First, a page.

Fifty-Four Forty or Fight

The Slash

Image by Carolyn Cuskey (CC BY 2.0)

From Arctic Village, Alaska to Houlton, Maine, the border between Canada and the United States is the longest in the world. Much of the surrounding landscape is relatively wild and untouched. But extending out ten feet from the line on either side is a zone known as “the Slash.”

Slash with border marker by Paul Pehrson (CC BY 2.0)

Stripped of trees, this slice runs through national forests and over mountains. It is too long and remote to be continuously cut down, but every few years (longer on the Western sections, where growth is slower) workers freshly deforest the greenery that grows back.

It might seem unnecessary, but there is a reason for this intervention: a person on either side wandering close to the border can see it and recognize they’re approaching the line. So each year, American taxpayers pay around half a cent each to the International Boundary Commission (IBC) to help periodically maintain this dividing void.

The work is split between countries. Per Julia Shipley, “U.S. and Canadian divisions of the IBC both have their own staff, equipment and budget. The two groups meet once a year to divvy up their work.” Crews of five to ten people are sent out to various locations. To the east, many of the crews stay in motels — in the west, they camp out.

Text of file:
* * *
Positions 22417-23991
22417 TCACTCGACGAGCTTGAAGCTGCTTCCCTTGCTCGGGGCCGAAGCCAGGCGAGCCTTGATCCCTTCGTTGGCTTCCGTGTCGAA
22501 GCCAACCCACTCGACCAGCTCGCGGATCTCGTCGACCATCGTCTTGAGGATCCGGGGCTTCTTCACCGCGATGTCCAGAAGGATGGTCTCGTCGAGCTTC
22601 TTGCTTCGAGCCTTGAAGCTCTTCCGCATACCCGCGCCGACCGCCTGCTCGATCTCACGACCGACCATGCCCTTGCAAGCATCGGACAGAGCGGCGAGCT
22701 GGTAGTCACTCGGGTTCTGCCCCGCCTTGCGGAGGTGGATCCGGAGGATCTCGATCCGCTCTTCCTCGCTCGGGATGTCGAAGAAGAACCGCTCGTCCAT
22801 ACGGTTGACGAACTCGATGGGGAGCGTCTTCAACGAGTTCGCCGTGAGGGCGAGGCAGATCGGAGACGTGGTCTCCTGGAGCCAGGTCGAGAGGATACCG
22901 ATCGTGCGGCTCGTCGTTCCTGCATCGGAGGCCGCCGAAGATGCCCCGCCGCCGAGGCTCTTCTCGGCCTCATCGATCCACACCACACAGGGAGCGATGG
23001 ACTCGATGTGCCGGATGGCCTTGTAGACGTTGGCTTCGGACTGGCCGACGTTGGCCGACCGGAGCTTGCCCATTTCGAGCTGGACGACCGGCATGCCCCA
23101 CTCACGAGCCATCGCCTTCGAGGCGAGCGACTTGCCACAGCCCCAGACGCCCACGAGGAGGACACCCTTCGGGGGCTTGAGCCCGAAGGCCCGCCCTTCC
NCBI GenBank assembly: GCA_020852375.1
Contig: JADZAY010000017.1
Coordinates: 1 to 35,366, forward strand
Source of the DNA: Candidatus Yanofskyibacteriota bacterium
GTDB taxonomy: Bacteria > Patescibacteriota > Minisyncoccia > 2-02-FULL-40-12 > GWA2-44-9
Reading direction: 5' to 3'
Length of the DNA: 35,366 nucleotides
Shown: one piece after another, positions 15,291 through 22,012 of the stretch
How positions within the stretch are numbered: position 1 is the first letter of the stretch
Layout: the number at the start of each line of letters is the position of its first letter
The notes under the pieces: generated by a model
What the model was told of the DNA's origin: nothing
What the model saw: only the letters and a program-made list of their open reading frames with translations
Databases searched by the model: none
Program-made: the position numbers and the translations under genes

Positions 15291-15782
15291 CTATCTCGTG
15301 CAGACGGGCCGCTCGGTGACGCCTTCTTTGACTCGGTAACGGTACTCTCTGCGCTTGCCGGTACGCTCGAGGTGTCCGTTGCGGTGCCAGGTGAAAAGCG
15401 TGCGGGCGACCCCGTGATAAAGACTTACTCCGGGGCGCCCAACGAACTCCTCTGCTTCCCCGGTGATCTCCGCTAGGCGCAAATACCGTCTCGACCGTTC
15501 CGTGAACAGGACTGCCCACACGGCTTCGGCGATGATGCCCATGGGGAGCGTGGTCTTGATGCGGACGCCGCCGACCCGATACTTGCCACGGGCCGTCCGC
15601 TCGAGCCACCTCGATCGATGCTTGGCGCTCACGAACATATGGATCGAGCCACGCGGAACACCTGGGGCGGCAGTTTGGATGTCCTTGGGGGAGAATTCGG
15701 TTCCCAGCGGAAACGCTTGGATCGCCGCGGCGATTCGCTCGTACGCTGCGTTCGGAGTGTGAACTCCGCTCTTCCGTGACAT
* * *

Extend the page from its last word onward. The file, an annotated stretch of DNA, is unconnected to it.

Border markers along the Slash at Glacier National Park by Cohen.Canada (CC BY-SA 2.0)

“It all started in the 1800s when the US-Canada borderline was set at the 49th parallel,” writes Lew Blank. “The Slash was cut and over 8,000 original border markers were laid down, most of which are still standing along The Slash to this day.” But without GPS systems, the markers strayed by hundreds of feet in many places. Other mapping errors led to the creation of things like the Northwest Angle.

“Seeing the Slash can be as simple as going to Google Maps,” explains Blank, “zooming towards the US-Canada border, and switching to satellite view. Those looking for a more up-close view can travel to Newport, Vermont, and hop aboard Northern Star Cruises, which will take you right alongside the Slash. Another way to see the slash is in Waterton-Glacier International Peace Park, on the Pacific Crest Trail, the Continental Divide Trail to Canada, or the Long Trail in Vermont.”

The Slash also seems like a unique opportunity to travel from coast to coast — an intrepid hiker and paddler could perhaps portage and kayak through otherwise overgrown sections, tracing this strange, thin line.


    The article still doesn’t address who owns the property. It could well have belonged to the original Barnabas, then to his heir and now to the further descendents. The issue of what country the island belongs to is separate from the personal ownership issue-one can own property in the US or in Canada.

  2. Peter Varley

    Great show! I was expecting mention of Point Roberts just south of Vancouver to be mentioned but there is so much you can put in one show. Most of all, I was excited that Roman mentions, “we invaded them” when speaking about America’s relationship with British Canada (at 0:20). I think almost all Americans know that the British burned down the White House but very few know how that war started. So 1812 but also 1775.

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